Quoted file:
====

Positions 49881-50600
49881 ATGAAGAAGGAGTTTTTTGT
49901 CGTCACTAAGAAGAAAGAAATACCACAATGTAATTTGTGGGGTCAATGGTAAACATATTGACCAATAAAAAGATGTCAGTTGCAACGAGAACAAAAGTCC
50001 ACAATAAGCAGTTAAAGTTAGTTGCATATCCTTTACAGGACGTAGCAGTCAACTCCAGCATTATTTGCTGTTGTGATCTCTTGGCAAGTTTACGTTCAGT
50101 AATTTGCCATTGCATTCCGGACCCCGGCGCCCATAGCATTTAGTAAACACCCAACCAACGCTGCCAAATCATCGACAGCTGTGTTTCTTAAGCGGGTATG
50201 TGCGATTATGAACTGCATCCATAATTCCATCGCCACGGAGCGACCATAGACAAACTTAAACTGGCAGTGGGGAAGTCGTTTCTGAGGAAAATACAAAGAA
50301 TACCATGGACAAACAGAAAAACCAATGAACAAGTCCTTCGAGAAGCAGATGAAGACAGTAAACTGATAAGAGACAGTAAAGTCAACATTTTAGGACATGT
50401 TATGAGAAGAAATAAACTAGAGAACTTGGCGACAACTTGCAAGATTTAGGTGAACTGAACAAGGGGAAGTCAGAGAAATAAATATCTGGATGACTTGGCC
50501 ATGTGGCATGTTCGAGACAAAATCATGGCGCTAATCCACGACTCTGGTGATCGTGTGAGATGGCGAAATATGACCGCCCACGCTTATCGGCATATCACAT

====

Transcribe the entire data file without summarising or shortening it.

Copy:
Positions 49881-50600
49881 ATGAAGAAGGAGTTTTTTGT
49901 CGTCACTAAGAAGAAAGAAATACCACAATGTAATTTGTGGGGTCAATGGTAAACATATTGACCAATAAAAAGATGTCAGTTGCAACGAGAACAAAAGTCC
50001 ACAATAAGCAGTTAAAGTTAGTTGCATATCCTTTACAGGACGTAGCAGTCAACTCCAGCATTATTTGCTGTTGTGATCTCTTGGCAAGTTTACGTTCAGT
50101 AATTTGCCATTGCATTCCGGACCCCGGCGCCCATAGCATTTAGTAAACACCCAACCAACGCTGCCAAATCATCGACAGCTGTGTTTCTTAAGCGGGTATG
50201 TGCGATTATGAACTGCATCCATAATTCCATCGCCACGGAGCGACCATAGACAAACTTAAACTGGCAGTGGGGAAGTCGTTTCTGAGGAAAATACAAAGAA
50301 TACCATGGACAAACAGAAAAACCAATGAACAAGTCCTTCGAGAAGCAGATGAAGACAGTAAACTGATAAGAGACAGTAAAGTCAACATTTTAGGACATGT
50401 TATGAGAAGAAATAAACTAGAGAACTTGGCGACAACTTGCAAGATTTAGGTGAACTGAACAAGGGGAAGTCAGAGAAATAAATATCTGGATGACTTGGCC
50501 ATGTGGCATGTTCGAGACAAAATCATGGCGCTAATCCACGACTCTGGTGATCGTGTGAGATGGCGAAATATGACCGCCCACGCTTATCGGCATATCACAT